Browsing text ; Python the right tool?

John Machin sjmachin at lexicon.net
Wed Jan 26 03:42:04 CET 2005


Jeff Shannon wrote:
> Paul Kooistra wrote:
>
> > 1. Does anybody now of a generic tool (not necessarily Python
based)
> > that does the job I've outlined?
> > 2. If not, is there some framework or widget in Python I can adapt
to
> > do what I want?
>
> Not that I know of, but...
>
> > 3. If not, should I consider building all this just from scratch in
> > Python - which would probably mean not only learning Python, but
some
> > other GUI related modules?
>
> This should be pretty easy.  If each record is CRLF terminated, then
> you can get one record at a time simply by iterating over the file
> ("for line in open('myfile.dat'): ...").  You can have a dictionary
of
> classes or factory functions, one for each record type, keyed off of
> the 2-character identifier.  Each class/factory would know the layout

> of that record type,

This is plausible only under the condition that Santa Claus is paying
you $X per class/factory or per line of code, or you are so speed-crazy
that you are machine-generating C code for the factories.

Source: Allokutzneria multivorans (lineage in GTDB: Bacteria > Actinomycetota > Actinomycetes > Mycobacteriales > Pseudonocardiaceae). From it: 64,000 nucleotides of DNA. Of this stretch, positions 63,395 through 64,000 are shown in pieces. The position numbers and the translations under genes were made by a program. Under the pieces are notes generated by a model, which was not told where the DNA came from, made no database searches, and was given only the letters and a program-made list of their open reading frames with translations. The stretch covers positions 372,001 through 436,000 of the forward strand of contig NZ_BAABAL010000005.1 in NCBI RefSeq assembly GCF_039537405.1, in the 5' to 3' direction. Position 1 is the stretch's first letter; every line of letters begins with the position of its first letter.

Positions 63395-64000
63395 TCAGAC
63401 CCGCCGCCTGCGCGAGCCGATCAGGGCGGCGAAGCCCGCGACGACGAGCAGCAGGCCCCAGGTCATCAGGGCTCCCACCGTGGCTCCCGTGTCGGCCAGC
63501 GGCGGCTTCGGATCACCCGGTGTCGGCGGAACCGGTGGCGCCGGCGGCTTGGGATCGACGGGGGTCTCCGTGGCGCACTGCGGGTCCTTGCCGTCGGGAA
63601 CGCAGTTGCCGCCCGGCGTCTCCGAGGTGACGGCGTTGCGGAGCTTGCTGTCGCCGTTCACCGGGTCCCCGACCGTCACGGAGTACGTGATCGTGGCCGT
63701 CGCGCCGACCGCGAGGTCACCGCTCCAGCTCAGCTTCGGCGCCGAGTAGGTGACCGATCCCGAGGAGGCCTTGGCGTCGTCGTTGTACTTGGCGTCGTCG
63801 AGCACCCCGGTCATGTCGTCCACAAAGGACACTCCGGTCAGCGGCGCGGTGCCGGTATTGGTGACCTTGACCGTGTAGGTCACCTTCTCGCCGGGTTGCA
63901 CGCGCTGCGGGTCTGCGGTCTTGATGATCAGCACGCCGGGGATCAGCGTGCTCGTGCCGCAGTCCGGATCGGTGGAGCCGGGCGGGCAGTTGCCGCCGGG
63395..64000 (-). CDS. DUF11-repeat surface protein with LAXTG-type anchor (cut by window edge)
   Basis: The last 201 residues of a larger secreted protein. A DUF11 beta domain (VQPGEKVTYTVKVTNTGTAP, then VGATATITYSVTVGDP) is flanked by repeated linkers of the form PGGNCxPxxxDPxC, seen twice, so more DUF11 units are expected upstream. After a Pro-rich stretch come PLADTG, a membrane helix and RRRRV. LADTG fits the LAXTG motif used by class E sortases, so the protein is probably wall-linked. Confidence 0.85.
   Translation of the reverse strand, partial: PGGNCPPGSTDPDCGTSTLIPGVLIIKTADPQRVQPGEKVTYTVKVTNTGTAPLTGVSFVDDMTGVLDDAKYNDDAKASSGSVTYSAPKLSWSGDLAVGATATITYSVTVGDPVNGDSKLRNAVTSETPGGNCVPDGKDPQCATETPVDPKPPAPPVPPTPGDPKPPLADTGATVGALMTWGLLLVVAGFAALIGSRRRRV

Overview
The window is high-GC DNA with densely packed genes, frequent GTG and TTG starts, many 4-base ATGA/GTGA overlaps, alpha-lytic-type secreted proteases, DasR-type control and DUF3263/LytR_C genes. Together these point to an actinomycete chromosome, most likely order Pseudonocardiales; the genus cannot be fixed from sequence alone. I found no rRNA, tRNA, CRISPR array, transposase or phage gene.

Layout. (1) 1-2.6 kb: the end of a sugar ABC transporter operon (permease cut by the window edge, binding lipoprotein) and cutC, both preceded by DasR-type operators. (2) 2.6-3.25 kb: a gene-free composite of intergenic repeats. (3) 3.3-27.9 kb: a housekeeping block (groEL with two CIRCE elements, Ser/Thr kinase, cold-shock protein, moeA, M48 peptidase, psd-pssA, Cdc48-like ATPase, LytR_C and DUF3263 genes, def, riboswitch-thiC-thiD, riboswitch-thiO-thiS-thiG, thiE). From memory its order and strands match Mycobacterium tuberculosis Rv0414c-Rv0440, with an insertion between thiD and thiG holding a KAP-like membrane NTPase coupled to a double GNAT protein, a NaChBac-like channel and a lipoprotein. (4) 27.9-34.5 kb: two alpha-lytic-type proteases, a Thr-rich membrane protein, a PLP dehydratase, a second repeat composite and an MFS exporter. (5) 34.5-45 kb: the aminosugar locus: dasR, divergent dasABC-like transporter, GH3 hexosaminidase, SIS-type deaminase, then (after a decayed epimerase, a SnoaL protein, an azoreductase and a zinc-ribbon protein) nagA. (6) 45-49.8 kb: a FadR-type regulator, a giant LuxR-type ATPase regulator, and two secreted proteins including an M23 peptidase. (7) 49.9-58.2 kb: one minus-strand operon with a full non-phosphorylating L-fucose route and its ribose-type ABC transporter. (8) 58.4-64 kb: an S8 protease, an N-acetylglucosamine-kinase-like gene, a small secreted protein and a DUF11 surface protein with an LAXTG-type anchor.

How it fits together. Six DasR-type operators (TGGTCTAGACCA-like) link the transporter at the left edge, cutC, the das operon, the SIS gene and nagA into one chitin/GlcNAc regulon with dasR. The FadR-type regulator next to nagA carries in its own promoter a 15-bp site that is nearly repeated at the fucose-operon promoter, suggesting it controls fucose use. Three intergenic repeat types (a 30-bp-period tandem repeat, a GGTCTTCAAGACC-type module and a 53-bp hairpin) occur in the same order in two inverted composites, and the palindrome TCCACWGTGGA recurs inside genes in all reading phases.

I'd suggest "data driven" -- you grab the .doc or .pdf that describes
your layouts, ^A^C, fire up Excel, paste special, massage it, so you
get one row per field, with start & end posns, type, dec places,
optional/mandatory, field name, whatever else you need. Insert a column
with the record name. Save it as a CSV file.

Then you need a function to load this layout file into dictionaries,
and build cross-references field_name -> field_number (0,1,2,...) and
vice versa.

As your record name is not in a fixed position in the record, you will
also need to supply a function (file_type, record_string) ->
record_name.

Then you have *ONE* function that takes a file_type, a record_name, and
a record_string, and gives you a list of the values. That is all you
need for a generic browser application.

For working on a _specific_ known file_type, you can _then_ augment
that to give you record objects that you use like a0.zipcode or record
dictionaries that you use like a0['zipcode'].

You *don't* have to hand-craft a class for each record type. And you
wouldn't want to, if you were dealing with files whose spec keeps on
having fields added and fields obsoleted.

Notice: in none of the above do you ever have to type in a column
position, except if you manually add updates to your layout file.

Then contemplate how productive you will be when/if you need to
_create_ such files -- you will push everything through one function
which will format each field correctly in the correct column positions
(and chuck an exception if it won't fit). Slightly better than an
approach that uses
something like nbytes = sprintf(buffer, "%04d%-20s%-5s", a0_num,
a0_phone, a0_zip); 

HTH,
John




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